“Being your own boss has great appeal,” Rehman says. “Being able to grow a business from the bottom and make it prosper takes a lot of work, and it’s exciting when you have it all set up and don’t have to be there 100 hours a week anymore.”

Tran says millennials are concerned about their quality of life, and franchising gives them the flexibility to either stop at one or two units or grow to 50 or more.

“It’s a personal decision; it’s a lifestyle choice,” he says. “We want to have quality of life. Some millennials want to work aggressively and have massive growth. There’s a prevailing philosophy that you work hard now so you can focus on family and have quality of life later. Personally, I think you have to have quality of life now or you’ll never slow down.”

Gallup reported in August 2016 that 21 percent of millennial workers changed jobs within the preceding year, and six in 10 were open to different job opportunities. Meanwhile, only half of millennials planned to be with their company a year in the future.

This propensity toward job-hopping is sometimes viewed as a desire in millennials to get rich quick. But it could also be a sign that many millennials are just looking for a perfect fit—a fit that franchising might be able to provide.

“Franchising is not a way to get rich quick, but it is a way to be your own boss quickly,” Gruel says. “At the end of the day, potential franchisees have to ask themselves if that is satisfying enough to endure the long hours and hard work of the restaurant industry.”

Source : QSR

Toonz Retail to double store count to 200 by 2020; aims at Rs 100 crore turnover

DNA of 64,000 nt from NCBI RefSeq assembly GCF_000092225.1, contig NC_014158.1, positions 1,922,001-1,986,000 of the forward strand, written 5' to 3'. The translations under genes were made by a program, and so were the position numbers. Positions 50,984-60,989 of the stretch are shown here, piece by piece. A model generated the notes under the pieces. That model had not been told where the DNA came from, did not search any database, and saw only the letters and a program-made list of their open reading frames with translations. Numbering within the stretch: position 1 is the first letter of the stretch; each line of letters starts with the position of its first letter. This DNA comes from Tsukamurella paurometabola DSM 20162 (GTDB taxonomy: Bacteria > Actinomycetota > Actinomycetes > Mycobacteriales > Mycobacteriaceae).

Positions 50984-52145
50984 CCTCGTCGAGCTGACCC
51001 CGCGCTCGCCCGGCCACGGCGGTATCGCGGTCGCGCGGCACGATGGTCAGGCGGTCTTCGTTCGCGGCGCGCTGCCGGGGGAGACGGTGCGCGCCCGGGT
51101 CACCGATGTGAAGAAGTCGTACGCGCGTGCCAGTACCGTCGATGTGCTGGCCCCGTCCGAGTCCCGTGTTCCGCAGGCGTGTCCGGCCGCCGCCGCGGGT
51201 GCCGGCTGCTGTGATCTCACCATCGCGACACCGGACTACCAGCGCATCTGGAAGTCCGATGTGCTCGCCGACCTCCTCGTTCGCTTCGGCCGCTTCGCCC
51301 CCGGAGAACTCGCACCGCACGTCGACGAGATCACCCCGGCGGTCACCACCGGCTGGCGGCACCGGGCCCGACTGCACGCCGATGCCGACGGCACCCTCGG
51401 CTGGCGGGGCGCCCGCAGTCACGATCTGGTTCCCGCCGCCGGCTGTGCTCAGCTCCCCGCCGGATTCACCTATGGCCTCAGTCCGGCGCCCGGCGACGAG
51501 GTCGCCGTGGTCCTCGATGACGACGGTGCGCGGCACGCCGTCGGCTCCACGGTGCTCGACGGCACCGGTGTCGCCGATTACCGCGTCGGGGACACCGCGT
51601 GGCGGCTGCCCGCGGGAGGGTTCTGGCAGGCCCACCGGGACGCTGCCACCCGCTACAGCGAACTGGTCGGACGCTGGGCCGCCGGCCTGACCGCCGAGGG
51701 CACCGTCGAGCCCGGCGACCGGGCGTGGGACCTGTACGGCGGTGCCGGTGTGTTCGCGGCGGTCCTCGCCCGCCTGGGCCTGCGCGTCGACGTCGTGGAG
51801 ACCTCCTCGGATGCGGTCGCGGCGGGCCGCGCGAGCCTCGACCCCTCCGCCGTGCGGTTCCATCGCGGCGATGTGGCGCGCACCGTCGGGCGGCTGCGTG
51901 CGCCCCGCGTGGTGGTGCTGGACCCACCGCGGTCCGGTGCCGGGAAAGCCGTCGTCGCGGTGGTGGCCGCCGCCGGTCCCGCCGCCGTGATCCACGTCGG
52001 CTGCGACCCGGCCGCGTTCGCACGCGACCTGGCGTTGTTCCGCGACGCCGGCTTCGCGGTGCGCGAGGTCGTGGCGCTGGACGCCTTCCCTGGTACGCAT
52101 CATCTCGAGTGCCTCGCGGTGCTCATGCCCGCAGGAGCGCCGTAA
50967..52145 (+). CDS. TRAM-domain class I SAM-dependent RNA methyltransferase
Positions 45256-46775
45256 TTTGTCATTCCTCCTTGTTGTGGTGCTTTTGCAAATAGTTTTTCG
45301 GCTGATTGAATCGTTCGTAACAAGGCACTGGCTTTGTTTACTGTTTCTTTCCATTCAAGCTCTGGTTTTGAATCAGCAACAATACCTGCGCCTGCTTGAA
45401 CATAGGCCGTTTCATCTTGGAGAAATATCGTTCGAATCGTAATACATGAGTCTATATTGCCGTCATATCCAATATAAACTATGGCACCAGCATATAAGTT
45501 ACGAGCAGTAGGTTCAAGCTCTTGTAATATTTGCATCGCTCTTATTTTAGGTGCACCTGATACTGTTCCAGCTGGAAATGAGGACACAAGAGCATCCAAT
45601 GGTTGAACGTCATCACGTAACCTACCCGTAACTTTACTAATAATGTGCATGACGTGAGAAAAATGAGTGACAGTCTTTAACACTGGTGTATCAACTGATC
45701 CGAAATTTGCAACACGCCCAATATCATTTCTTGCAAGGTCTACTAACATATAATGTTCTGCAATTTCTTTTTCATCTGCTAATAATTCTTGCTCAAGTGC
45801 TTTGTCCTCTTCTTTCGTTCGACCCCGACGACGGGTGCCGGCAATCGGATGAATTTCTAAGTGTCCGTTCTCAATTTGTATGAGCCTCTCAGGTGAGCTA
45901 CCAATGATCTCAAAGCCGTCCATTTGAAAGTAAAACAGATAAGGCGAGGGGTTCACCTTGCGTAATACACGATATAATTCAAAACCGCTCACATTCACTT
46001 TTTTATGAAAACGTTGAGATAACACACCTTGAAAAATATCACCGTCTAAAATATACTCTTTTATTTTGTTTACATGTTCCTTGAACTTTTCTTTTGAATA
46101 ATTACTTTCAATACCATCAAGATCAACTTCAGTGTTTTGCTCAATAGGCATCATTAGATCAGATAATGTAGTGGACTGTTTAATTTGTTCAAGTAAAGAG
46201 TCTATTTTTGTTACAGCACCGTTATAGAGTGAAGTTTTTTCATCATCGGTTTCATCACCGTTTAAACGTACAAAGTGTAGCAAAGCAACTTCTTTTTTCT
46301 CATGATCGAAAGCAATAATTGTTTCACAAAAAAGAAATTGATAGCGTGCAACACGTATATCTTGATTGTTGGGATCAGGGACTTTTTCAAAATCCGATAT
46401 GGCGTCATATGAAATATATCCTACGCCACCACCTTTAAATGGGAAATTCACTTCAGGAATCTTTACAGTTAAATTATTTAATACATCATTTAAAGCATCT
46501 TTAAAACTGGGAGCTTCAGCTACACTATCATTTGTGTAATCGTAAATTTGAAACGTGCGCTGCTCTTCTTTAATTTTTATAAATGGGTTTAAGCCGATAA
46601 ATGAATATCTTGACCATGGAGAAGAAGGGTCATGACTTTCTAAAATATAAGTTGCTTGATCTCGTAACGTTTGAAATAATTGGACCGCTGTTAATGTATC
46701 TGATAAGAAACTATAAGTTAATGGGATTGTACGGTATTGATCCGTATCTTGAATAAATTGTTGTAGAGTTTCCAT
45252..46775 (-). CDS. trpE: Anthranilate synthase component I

Toonz Retail looks to double its store count to 200 by 2020 and achieve a turnover of Rs 100 crore by 2018-19 financial year.

Toonz Retail to double store count to 200 by 2020; aims Rs 100 crore turnover
At present, Toonz Retail has over 100 outlets. The company opened 20 stores last year and is looking to open 24 outlets this year

“Given our aggressive growth plan, we are looking at opening 100 stores in the next 3 years. We want to be a one stop solution for a child’s needs … We are targeting Rs 100 crore turnover by fiscal 2018-19,” Managing Director and CEO, Toonz Retail, Sharad Venkta told PTI.

According to a PTI report: At present, Toonz Retail has over 100 outlets. The company opened 20 stores last year and is looking to open 24 outlets this year.

Venkta said the company is also diversifying its product portfolio with its two in-house brands.

“In our apparel sub-brand Superyoung, we will expand our product reach through various other channels apart from our own stores, while in Wow Mom we are looking at introducing whole range of baby care range and then create an independent strategy for these brands,” he was quoted by PTI as saying.

Elaborating on expansion, Venkta was further quoted by PTI as saying: “We are seeing good numbers from smaller towns along with encouraging year-on-year growth. Smaller towns have lower cost of operations also, thus we are targeting expansion in such towns which are high on potential and aspirations. From mix point of view 70 per cent stores will be in non-metros and balance 30 per cent in metros.”

When asked if the company is looking at raising funds to support expansion plans, he told PTI: “We are shaping our business well for profitability and sustainability. We are creating a model which gives sustained growth and optimises the funds, we shall look out for an opportunity to partner with a VC (venture capitalist) which brings in funds and adds value to our entire ecosystem”.

Currently, Toonz Retail is backed by Crystal group.

Toonz Retail operates stores in Delhi-NCR, Karnataka, Jharkhand, Odisha, Tamil Nadu, Kerala, Uttar Pradesh, Telangana, Haryana, Punjab, Maharashtra, Madhya Pradesh, Rajasthan and Arunachal Pradesh.